4. Hotel business centers. Most hotels come equipped with a room full of computers, printers and fax machines. If you’re a guest, you’re likely to be able to use the center for free, but you may be able to walk in off the street and use it for a fee similar to what you might pay at an internet café. Unfortunately, of those business centers that do charge fees to guests, the rates to use a computer are often surprisingly high. My personal policy has been to skip on those with high fees: if I’m going to have to shell out a few bucks for internet, I’d like to at least get a cup of coffee with it.
    5. Public libraries. Public libraries often offer free internet access, but there are some hoops you may need to jump through: time restrictions, library cards, residency. In the past, I’ve been able to explain the situation to the librarian in charge and gotten a temporary waiver. I’ve had the best luck if I’m asking for such a favor during down times. One other less convenient aspect of using public libraries is closing time. Most libraries close right when I’m starting to really get into my work, making them useful but not the best option for me.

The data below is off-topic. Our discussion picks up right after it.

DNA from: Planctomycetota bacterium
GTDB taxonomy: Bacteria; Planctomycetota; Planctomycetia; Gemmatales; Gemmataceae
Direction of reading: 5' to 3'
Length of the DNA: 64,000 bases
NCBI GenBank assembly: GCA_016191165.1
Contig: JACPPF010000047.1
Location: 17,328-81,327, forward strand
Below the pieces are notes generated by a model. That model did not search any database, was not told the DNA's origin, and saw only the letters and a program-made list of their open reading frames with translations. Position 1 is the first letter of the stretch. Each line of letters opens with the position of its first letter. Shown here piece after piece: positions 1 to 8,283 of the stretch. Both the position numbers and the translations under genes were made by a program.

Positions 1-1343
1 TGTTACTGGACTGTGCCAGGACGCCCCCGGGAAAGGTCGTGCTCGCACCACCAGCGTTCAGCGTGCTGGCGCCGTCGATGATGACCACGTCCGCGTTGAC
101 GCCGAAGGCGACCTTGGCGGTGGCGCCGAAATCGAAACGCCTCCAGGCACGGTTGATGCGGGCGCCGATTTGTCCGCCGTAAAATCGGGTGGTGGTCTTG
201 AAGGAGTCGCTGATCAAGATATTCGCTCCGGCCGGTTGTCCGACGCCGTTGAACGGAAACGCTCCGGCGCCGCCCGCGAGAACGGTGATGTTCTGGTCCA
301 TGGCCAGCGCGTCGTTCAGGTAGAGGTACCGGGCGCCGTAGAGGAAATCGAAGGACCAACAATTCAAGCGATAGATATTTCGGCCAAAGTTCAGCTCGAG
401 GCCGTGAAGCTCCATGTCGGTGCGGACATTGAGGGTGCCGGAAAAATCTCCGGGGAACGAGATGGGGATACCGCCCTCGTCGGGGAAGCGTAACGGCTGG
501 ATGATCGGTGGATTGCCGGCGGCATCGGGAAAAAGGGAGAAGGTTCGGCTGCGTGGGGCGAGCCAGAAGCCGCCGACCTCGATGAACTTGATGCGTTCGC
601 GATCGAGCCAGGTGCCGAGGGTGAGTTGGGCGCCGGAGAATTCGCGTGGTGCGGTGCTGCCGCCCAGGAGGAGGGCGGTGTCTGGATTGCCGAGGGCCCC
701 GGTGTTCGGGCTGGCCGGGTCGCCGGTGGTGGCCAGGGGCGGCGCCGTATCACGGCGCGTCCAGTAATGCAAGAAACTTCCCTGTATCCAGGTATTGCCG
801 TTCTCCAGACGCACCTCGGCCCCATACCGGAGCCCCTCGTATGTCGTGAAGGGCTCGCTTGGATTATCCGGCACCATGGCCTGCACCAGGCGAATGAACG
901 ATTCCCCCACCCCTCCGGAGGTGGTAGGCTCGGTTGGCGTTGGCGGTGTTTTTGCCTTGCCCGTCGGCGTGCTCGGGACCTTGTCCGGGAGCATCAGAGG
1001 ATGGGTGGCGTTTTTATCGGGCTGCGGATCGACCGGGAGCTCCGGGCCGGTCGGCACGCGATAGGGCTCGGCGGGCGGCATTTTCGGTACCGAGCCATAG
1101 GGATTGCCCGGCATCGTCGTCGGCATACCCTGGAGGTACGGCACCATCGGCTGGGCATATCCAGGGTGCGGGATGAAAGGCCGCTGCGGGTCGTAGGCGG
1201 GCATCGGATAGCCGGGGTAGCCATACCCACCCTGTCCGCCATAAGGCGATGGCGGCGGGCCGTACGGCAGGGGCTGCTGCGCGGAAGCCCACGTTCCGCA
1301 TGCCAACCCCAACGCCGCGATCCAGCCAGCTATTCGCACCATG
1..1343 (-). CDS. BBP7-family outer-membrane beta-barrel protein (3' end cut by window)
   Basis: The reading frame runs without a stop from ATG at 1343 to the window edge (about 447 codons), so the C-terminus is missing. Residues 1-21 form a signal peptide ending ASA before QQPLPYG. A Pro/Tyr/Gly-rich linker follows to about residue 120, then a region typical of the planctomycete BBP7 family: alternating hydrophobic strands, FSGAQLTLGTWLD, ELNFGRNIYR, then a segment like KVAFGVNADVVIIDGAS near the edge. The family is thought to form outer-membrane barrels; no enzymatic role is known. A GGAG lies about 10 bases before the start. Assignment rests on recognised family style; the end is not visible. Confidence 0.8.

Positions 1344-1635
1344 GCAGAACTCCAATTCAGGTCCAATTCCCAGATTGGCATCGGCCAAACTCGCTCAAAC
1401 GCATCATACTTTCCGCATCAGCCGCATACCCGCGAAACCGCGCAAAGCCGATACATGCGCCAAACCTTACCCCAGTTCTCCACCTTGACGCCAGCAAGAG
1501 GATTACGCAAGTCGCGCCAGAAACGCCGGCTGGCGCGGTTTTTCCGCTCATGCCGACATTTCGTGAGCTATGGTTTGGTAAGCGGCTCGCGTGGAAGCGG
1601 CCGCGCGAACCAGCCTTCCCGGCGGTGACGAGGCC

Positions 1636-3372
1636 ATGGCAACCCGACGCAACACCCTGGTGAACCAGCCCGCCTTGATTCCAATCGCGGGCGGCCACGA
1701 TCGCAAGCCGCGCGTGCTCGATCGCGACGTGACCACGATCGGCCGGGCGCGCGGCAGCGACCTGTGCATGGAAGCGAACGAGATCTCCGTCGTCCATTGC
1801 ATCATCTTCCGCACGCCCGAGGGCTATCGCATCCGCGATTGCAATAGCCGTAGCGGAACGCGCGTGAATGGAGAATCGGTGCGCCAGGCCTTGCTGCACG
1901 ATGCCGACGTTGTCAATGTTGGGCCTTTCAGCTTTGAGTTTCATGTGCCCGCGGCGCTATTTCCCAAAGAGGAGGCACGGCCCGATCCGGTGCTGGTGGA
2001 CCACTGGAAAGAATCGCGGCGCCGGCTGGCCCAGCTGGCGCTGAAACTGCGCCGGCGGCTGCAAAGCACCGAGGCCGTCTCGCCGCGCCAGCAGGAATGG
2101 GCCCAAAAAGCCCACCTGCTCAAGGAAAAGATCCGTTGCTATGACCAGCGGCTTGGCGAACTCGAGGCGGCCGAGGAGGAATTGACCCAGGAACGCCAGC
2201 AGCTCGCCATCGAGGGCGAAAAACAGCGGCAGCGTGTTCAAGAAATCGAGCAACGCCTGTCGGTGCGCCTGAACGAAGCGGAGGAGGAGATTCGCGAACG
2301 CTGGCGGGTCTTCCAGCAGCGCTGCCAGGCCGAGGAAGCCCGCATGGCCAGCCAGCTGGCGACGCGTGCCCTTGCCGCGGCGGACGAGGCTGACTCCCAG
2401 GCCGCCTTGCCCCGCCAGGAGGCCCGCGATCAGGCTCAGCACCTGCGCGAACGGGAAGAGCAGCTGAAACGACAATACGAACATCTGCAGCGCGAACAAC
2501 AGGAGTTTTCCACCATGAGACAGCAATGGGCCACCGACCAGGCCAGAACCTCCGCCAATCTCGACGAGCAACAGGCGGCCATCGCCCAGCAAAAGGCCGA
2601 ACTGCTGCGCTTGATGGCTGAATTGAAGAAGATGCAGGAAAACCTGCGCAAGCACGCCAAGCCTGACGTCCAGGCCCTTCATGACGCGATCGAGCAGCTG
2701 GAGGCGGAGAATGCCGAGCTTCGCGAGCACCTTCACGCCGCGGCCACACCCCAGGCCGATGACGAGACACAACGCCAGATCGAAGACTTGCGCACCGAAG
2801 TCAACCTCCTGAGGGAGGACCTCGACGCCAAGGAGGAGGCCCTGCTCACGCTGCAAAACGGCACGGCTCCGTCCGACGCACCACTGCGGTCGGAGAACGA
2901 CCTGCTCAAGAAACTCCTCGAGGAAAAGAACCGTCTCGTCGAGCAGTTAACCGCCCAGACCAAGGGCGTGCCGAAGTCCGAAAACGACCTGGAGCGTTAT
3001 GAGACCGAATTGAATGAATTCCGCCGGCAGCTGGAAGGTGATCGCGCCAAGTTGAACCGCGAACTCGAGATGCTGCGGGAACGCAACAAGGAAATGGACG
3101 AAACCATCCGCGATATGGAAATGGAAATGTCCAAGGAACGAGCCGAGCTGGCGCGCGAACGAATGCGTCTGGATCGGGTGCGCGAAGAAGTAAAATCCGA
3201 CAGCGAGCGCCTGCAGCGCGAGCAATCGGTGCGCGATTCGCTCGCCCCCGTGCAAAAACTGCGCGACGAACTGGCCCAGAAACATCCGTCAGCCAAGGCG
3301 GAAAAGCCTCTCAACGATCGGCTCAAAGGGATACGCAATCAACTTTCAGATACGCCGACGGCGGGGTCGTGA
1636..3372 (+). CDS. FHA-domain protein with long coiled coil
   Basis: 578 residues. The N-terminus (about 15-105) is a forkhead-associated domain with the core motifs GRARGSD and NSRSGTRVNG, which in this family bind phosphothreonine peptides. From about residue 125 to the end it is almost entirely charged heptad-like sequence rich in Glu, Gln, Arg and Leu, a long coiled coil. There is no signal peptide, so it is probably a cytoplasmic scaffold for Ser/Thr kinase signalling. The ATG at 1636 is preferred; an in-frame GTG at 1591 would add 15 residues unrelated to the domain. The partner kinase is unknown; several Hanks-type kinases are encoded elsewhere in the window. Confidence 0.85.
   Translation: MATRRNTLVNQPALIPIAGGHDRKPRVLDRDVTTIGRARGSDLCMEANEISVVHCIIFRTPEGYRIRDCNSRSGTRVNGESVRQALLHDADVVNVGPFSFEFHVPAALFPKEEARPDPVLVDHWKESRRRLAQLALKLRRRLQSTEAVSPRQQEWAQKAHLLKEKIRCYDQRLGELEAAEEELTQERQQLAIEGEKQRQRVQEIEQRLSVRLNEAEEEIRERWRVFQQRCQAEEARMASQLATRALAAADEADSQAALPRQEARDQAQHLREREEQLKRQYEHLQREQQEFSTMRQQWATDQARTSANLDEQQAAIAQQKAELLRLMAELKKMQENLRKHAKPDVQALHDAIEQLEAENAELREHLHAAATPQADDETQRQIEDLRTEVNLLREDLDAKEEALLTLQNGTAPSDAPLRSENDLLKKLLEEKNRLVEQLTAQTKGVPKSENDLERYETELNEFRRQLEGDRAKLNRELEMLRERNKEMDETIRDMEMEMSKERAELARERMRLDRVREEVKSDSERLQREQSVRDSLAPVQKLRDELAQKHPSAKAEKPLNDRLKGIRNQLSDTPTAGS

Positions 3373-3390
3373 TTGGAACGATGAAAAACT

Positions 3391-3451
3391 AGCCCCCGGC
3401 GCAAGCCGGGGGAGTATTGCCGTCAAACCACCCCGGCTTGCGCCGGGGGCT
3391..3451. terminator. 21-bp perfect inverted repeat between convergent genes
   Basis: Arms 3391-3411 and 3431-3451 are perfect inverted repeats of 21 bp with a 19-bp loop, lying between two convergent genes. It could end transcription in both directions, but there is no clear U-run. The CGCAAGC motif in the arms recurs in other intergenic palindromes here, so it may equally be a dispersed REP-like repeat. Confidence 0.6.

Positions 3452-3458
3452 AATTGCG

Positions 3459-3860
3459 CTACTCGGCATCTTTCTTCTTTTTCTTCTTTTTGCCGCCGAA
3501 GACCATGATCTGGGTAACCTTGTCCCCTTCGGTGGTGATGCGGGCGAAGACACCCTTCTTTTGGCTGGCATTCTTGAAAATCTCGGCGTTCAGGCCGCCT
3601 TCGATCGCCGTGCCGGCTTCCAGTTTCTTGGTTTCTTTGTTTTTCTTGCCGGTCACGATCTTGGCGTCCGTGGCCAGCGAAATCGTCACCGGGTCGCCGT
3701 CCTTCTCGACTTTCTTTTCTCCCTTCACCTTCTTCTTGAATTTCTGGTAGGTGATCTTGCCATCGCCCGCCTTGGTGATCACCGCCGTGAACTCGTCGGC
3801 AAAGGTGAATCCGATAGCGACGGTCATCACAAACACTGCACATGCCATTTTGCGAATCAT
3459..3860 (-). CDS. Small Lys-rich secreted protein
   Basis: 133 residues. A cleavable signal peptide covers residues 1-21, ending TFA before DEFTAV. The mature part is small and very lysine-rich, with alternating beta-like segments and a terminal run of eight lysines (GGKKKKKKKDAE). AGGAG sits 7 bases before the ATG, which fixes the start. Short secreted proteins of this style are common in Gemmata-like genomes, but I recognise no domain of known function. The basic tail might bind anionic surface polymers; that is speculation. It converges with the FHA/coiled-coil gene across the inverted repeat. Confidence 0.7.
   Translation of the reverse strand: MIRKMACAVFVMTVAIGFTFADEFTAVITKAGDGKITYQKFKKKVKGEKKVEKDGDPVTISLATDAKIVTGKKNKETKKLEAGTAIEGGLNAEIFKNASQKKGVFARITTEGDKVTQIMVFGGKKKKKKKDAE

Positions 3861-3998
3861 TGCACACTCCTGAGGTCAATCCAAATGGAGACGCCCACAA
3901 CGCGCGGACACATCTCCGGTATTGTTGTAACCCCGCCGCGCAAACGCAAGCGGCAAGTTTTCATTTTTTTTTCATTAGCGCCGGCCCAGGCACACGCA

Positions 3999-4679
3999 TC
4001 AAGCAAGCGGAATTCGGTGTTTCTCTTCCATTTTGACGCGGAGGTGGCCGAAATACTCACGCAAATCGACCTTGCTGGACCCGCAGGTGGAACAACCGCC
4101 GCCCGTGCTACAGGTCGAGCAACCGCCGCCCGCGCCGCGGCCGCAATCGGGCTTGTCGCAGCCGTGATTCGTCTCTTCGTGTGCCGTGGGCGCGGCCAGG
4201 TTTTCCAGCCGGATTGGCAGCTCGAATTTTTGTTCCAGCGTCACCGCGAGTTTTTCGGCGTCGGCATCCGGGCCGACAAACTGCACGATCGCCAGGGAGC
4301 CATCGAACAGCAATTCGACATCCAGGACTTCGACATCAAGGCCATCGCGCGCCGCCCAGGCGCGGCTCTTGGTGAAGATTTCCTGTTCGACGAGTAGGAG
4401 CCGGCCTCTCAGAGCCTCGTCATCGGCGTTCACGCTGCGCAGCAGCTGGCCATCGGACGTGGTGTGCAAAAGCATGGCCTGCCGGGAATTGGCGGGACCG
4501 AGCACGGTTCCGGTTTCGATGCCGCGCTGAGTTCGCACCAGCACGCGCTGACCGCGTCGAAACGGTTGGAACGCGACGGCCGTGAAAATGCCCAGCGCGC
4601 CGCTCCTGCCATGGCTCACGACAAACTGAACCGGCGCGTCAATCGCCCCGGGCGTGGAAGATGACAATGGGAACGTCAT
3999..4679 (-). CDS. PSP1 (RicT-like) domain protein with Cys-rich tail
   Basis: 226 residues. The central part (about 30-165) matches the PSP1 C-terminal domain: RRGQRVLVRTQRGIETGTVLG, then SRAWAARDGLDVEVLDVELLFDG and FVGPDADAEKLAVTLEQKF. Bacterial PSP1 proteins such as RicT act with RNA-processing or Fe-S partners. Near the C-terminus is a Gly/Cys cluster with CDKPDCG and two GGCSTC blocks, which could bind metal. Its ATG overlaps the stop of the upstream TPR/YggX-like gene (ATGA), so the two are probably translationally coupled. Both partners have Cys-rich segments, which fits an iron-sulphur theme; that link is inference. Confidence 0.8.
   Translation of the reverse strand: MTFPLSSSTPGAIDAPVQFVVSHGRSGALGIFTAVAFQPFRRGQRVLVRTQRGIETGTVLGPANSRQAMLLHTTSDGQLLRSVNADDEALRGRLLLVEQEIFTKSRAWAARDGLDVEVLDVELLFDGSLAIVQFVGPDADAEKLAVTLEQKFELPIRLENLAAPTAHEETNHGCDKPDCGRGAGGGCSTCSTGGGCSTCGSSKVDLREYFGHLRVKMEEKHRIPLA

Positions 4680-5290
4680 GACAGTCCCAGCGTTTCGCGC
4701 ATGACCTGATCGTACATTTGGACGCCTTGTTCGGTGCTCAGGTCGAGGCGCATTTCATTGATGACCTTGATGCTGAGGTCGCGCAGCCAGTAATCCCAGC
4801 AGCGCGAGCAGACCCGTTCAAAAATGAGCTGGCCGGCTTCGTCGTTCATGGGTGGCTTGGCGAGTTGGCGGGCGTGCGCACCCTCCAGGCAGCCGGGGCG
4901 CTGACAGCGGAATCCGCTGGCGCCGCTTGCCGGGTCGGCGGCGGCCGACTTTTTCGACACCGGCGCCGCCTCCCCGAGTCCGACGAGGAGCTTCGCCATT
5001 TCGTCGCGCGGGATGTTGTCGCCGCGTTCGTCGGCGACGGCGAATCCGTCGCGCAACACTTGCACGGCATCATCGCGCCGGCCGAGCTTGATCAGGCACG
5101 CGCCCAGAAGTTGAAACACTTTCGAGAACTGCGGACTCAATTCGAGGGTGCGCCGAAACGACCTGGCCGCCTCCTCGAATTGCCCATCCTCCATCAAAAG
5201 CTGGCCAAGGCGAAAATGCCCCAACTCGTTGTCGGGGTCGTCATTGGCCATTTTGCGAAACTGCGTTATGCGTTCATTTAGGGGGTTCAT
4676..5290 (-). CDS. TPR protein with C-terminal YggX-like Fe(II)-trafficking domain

6. Tourism offices. I wouldn’t have necessarily thought of tourism offices as the greatest place to find internet access, personally. But I’ve found that many offices have internet kiosks of various types as a service to tourists. I even spotted the following sign as I was driving through Kansas yesterday at a combination rest stop / tourism office: “Maps. Internet Access. Free Coffee.”
    7. College common areas. Many colleges have secured their wireless internet, but quite a few still have computers with internet access commonly available on campus. If those are also password-protected… well, I’d never suggest that anyone do anything wrong regarding another person’s password, but the average college student is very easy to make friends with.